While my characters are all fictitious, parts of their back story are often based on real historical figures or events. For Jeremiah Ransom, I drew upon the tragic story of Tod Carter.
Theodrick Carter was born in 1844 in Franklin, Tennessee. Tod most likely received a classical education at Harpeth Academy in Franklin. He aspired to be a lawyer. In 1861, he joined Company H of the Twentieth Tennessee Regiment of the Confederate Army. The bright Tod was quickly promoted to the rank of Captain in the Quartermaster Department, according to records found in the National Archives in Washington. On October 24 he was appointed Assistant Quartermaster.
Tod also passed his time as War Correspondent from Middle Tennessee for The Chattanooga Daily Rebel, writing under the name, “Mint Julep” where he detailed camp life under his friend and (then) young colonel, Thomas Benton Smith.
In November, 1864 the 20,000 strong Army of Tennessee crossed the Tennessee River at Tuscumbia and Florence, Alabama, and marched toward Columbia, Tennessee. Captain Carter had not returned home to Franklin since that day three and one-half years before when he had enlisted in the Confederate Army so you can imagine how anxious he was to reunite with his family. He did not, however, expect to find the Union Army heavily entrenched outside his beloved home. Knowing his family was behind enemy lines, Tod Carter drew his sword and dashed forward on his horse, Rosencrantz. Despite orders from Smith he sought to lead the charge. His horse plunged and those near him knew he had been struck. He had been mortally wounded only about 525 feet southwest of his home.
After the battle, Tod was borne home on a litter carried by two soldiers from Alabama. Surgeons operated and removed the bullet from over his eye, but their efforts were in vain. As Tod slipped away, his sister was heard to remark, “Brother’s come home at last.”
Comparison to Jeremiah Ransom
Can a heart still love once it stops beating?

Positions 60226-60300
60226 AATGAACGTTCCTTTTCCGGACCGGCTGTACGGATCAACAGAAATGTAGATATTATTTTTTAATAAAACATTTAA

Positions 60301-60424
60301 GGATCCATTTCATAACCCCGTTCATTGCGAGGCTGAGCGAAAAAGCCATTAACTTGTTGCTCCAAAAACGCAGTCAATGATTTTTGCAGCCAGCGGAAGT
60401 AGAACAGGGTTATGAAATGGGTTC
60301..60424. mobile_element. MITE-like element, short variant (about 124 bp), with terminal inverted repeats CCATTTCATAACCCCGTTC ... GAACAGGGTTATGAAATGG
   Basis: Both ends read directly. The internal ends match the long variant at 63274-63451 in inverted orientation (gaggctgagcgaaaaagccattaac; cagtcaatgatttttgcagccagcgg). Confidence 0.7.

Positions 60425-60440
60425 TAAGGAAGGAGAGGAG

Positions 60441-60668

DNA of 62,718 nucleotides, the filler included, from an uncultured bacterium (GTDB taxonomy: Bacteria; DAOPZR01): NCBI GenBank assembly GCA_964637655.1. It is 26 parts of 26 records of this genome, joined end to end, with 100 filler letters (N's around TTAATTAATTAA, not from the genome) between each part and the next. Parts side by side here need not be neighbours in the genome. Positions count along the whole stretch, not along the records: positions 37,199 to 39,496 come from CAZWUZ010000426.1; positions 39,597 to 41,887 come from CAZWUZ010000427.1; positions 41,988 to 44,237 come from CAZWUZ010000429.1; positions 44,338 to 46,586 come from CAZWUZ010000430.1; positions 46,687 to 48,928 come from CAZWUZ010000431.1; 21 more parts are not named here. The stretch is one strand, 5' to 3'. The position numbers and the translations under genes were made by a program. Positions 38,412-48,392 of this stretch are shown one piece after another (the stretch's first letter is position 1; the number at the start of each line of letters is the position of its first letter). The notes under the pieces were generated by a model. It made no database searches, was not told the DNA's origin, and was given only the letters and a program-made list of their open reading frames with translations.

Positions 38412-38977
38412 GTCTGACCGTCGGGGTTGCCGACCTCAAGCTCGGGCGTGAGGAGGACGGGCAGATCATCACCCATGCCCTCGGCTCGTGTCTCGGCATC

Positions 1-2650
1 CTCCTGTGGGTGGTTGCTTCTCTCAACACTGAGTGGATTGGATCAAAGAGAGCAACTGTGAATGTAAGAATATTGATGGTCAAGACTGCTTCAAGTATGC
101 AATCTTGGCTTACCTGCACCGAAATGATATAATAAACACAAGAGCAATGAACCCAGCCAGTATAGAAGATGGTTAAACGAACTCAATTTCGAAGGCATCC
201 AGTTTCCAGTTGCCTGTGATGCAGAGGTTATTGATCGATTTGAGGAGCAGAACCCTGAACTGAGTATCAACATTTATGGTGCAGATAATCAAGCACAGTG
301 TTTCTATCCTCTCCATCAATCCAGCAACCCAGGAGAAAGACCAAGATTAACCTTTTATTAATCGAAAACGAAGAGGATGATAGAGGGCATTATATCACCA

In Eternal, Jeremiah Ransom grew up on his family’s plantation. The youngest of three sons, he made a promise to his parents that he would remain home and study law while his older brothers went away to fight. After the death of his brothers, an enraged Jeremiah defied his parents and ran away to join the Confederate Army, catching up with Hood’s army just outside of Decatur, Alabama.
Here is an excerpt from Eternal where the heroine, Wren Darby, after having a brief encounter with the ghost of a young man, reads a magazine article about the history of her new home:
I brushed my fingers along his name. “Jeremiah Ransom,” I whispered. An unexplainable knowing trickled through me. Jeremiah Ransom was the ghost I had seen. I bit my bottom lip and continued reading.
Bedraggled and war-weary, the Army of Tennessee had passed through Mt. Pleasant and Columbia on their way north to the ill‑fated Battle of Franklin where they marched into virtual slaughter at the hands of Union forces. Jeremiah’s parents had pleaded with him to leave the army but he’d refused, determined to avenge the deaths of his brothers.
During the fighting in Franklin, Jeremiah had been struck in the temple with a minie ball, which I assumed was some sort of Civil War bullet. Delirious, he’d survived only long enough to be brought back home.
The next statement sent a shiver of shock through me. I read it aloud. “The surgeon operated on Jeremiah Ransom in the room where he’d been born.”
My gaze drifted to the threadbare braided rug that barely concealed the bloodstained floor.
Trembling, I squinted at the blur of black ink on the page and forced myself to focus in order to finish reading--even though I knew what the article would reveal next.
“After the bullet was removed, Jeremiah Ransom languished in his bed for two days before he died and was buried alongside his grandfather in the family plot.”